1827

Winnebago War

Also referred as the Le Fèvre Indian War, this armed conflict took place in Wisconsin between the Winnebago and military forces. Losses of lives were minimal, but the war was a precedent to the much larger Black Hawk War.
1832

Black Hawk War

Occurring in northern Illinois and southwestern Wisconsin, it was the last native conflict in the area. Led by Chief Black Hawk, the Sac and Fox tribes made an unsuccessful attempt to move back to their homeland.
May 20, 1832

Indian Creek Massacre

Potawatomi Indians, kidnap two girls and kill fifteen men, women and children north of Ottawa, Illinois.
August 1, 1832

Battle of Bad Axe

Around 300 Indian men, women and children are killed in Wisconsin by white soldiers.

Spring, 1833

Cutthroat Gap Massacre

Osage Indians wiped out a Kiowa Indian village in Indian Territory.

1835-42

Second Seminole War

Under Chief Osceola, the Seminole resumed fighting for their land in the Florida Everglades. Osceola was captured and they were nearly eliminated.

1836-1875

Comanche Wars

On the southern plains, primarily in the Texas Republic. The U.S. Military instituted official campaigns against the Comanche in 1867

1836

Creek War of 1836

Though most Creeks ad been forced to Indian Territory, those that remained rebelled when the state moved to abolish tribal governments and extend state laws over the Creeks.
May 19, 1836

Fort Parker Massacre

Six men killed by a mixed Indian group in Limestone County, Texas.

1837

Osage Indian War

A number of skirmishes with the Osage Indians in Missouri.

November 10, 1837

Battle of Stone Houses

A Texas Ranger Company pursued a band of raiding Kichai Indians up the Brazos River, where they battled near the present day city of Windthorst, Texas.

October 5, 1838

Killough Massacre

Indians massacre eighteen members and relatives of the Killough family in Texas.

1839

Cherokee War

This war was a culmination of friction between the Cherokee, Kickapoo, and ShawneeIndians and the white settlers in Northeast Texas.
July, 1839

Battle of the Neches

The principal engagement of the Cherokee War, the battle culminated after the Cherokeerefused to leave Texas.
1840

Great Raid of 1840

The largest raid ever mounted by Native Americans on white cities. Following the Council House Fight, Comanche War Chief Buffalo Hump raised a huge war party and raided deep into white-settled areas of Southeast Texas.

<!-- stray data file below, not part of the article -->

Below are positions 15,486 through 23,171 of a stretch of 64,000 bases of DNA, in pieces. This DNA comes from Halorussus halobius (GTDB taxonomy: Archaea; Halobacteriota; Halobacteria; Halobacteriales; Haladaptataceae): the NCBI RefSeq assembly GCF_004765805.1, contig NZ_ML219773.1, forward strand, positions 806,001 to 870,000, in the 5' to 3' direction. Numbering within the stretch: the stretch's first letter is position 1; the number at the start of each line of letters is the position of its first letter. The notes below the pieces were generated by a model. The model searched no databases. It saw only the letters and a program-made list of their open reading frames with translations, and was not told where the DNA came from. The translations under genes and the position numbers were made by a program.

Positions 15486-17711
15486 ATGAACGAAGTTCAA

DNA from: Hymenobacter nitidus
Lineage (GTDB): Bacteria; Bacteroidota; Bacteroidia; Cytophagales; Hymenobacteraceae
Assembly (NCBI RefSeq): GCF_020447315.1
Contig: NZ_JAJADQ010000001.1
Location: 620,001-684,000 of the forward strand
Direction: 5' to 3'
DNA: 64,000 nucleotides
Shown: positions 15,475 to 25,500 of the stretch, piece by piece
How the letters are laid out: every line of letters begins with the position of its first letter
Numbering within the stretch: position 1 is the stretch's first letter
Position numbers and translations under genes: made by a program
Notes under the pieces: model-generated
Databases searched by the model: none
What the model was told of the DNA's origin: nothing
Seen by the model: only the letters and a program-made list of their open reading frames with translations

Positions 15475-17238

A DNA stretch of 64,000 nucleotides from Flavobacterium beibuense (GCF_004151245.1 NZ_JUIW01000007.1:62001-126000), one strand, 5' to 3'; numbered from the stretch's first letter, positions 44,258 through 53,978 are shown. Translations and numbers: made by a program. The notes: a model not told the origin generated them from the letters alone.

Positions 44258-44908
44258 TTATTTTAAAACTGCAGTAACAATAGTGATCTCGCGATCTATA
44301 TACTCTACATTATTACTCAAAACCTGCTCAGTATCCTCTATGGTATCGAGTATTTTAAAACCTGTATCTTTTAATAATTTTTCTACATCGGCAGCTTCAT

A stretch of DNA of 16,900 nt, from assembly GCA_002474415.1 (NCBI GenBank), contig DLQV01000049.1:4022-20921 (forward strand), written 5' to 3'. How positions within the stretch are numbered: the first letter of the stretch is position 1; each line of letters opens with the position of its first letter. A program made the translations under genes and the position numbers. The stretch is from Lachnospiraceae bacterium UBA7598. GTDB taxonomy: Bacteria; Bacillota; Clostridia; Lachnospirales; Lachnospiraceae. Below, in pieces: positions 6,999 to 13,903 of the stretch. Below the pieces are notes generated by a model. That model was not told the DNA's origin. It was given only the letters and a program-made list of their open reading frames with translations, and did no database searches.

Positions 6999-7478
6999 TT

March 19, 1840

Council House Fight

A conflict between Republic of Texas officials and a Comanche peace delegation in San Antonio, Texas. When terms could not be agreed on, a conflict erupted resulting in the death of 30 Comanche leaders who had come to San Antonio under a flag of truce.
August 11, 1840

Battle of Plum Creek

The Penateka Comanche were so angry after the Council House Fight, they retaliated in the summer of 1840 by conducting multiple raids in the Guadalupe Valley. The raids culminated in a battle between the Indians and the Texas volunteer army along with the Texas Rangersnear the present day city of Lockhart, Texas. For two days they battled and the Comanchewere defeated.
November 29, 1847

Whitman Massacre

The murder of missionaries Dr Marcus Whitman, Mrs Narcissa Whitman and twelve others at Walla Walla, Washington by Cayuse and Umatilla Indians, triggering the Cayuse War.
June 17, 1848

Battle of Coon Creek

When a company of about 140 soldiers were on their way to left join the Santa Fe battalion in Chihuahua, Mexico, they were attacked near the present town of Kinsley, Kansas by some 200 Comanche and Apache Indians.
1848–1855

Cayuse War

Occurring in Oregon Territory and Washington Territory, the conflict between the Cayuse and white settlers was caused in part by the influx of disease, and resulting in the Whitman Massacre and the Cayuse War.

1849-63

Navajo Conflicts